This is our regular weekly routine:

Monday: My day at home with Freddie, Tom normally travels on Mondays and often leaves very early and returns late. I try not to do too many jobs around the house and concentrate on having a fun Freddie-focused day.

Tuesday – Thursday:
7.30 I leave the house and travel to work, arriving at 8.30
8:15 Tom takes Freddie to nursery and goes to work
4:15 I finish work, run to the station and travel home
5:15 I collect Freddie
5.45 Everyone is home.

Friday: Every other week Tom has Friday off and has a daddy and Freddie day, the other week my in-laws travel to look after him and Tom works a shorter day. If I have to work late, I make sure it’s on Fridays.

This year I’m going to work on being more relaxed about the routine, about finding the perfect balance. I want to say no to spending too many weekends away from home, but yes to sometimes pushing the boundaries of nap times, taking all my holiday from work to have adventures and the occasional ‘personal day’ or day with friends. Having reflected on the balance of work/family/relaxation we currently have by writing this post, I have to say that I’m proud of what we’ve achieved. Ultimately, we have a happy and healthy son who is developing well, and that is what matters. Isn’t it?

Because I’m nosey, I really want to know: how do you feel about your balance right now? Are you trying to readdress it?

Love, Esme.

Find Esme on her blog Esme Wins or on Twitter @esmewwins

The Big Autumn list

It’s the 21st of September this Sunday, the date I always regard as the first of the new season and so my thoughts are well and truly turned towards log fires, fruit crumbles, falling leaves, bonfires and fireworks. Even though its more Indian Summer than crisp Autumn weather it’s fun to plan so here’s my big Autumn list of things I want to see, do, make and experience, and I hope you will join in with yours in the comments.

Last Autumn I made this list and then everything changed as I found myself pregnant and asleep most of the time on the couch. I’m hoping for a much more active and productive few months this time around!

  • Getting back into Autumn cooking with pies, roasts and crumbles
  • Shopping for a fireplace to kickstart our Lounge renovation
  • Kicking the leaves on autumn walks
  • Wearing my new capsule wardrobe and seeing how it works for mummy life
  • Our first family holiday as we head off to Florida to celebrate my Mum’s birthday with Bea
  • Meeting new people and making new friends at Baby and Mummy groups locally.
  • Celebrating 1 year in our ‘new’ house – 4.5 rooms done, 5.5 to go!
  • Slowly reclaiming my body with some dedicated post-natal exercise.

Make a list or share just one goal you have this season – I’ll be looking for more inspiration for mine!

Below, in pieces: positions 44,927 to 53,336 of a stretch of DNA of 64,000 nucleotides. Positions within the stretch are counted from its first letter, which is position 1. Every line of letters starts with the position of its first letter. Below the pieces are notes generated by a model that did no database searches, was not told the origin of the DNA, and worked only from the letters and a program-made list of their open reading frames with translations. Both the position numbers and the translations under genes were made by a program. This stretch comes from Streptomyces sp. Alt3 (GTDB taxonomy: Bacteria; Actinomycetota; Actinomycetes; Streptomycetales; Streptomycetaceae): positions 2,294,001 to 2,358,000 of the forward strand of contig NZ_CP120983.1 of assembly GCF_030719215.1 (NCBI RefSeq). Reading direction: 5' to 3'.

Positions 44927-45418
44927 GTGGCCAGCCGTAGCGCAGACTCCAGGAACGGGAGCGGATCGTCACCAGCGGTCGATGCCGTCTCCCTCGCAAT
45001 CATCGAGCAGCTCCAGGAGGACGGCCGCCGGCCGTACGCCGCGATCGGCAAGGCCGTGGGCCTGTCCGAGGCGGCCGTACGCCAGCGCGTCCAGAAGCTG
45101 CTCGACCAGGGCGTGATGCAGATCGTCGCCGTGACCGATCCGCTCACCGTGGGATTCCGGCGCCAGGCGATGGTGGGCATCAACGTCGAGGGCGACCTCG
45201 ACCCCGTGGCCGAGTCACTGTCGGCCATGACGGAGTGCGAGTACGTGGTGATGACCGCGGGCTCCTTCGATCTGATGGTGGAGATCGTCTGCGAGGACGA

PS! Need more inspiration?
Read my previous Autumn lists here and here.

Becoming a Mother…

Day 2

This post has been a difficult one to write, in fact I started drafting it as ‘2 weeks with Bea’ and got not much further until now. I haven’t yet written about our new arrival, other than to introduce her because it has taken me time to find the words. How to start? To put my words into context, I would never have described myself as maternal – I don’t get ‘broody’ and I would even extend that statement into my pregnancy. I had very real fears that I wouldn’t like being a mum, or that I might resent my baby for the inevitable changes that were about to take place in my life. That probably sounds like I wasn’t ready to have a baby at all, but I had come to realise (much earlier, before we tried to get pregnant) that I would probably never ‘want’ to give up complete freedom to do what I wanted, lazy beach holidays cocktail in hand swinging in a hammock, regular dinners out or last minute plans. But I knew I didn’t want to go through my life without being a parent and building a family with Pete.

First Bath time // Day 5

So it has taken me by surprise just how different I do feel, now that I have a daughter. I should have seen it coming I guess, as everyone always says they fell in love the minute they set eyes on their child, but equally, some of my more honest friends admitted that becoming a mother was a shock, not least due to the physical ordeal and that it took them days or weeks to fully bond with their baby – I suspected I may be the same. In fact the change in me when I first saw Bea was seismic. I finally found the words yesterday when I realised it was like The Big Bang, everything changed in an instant. A whole new universe began and Bea is my Sun.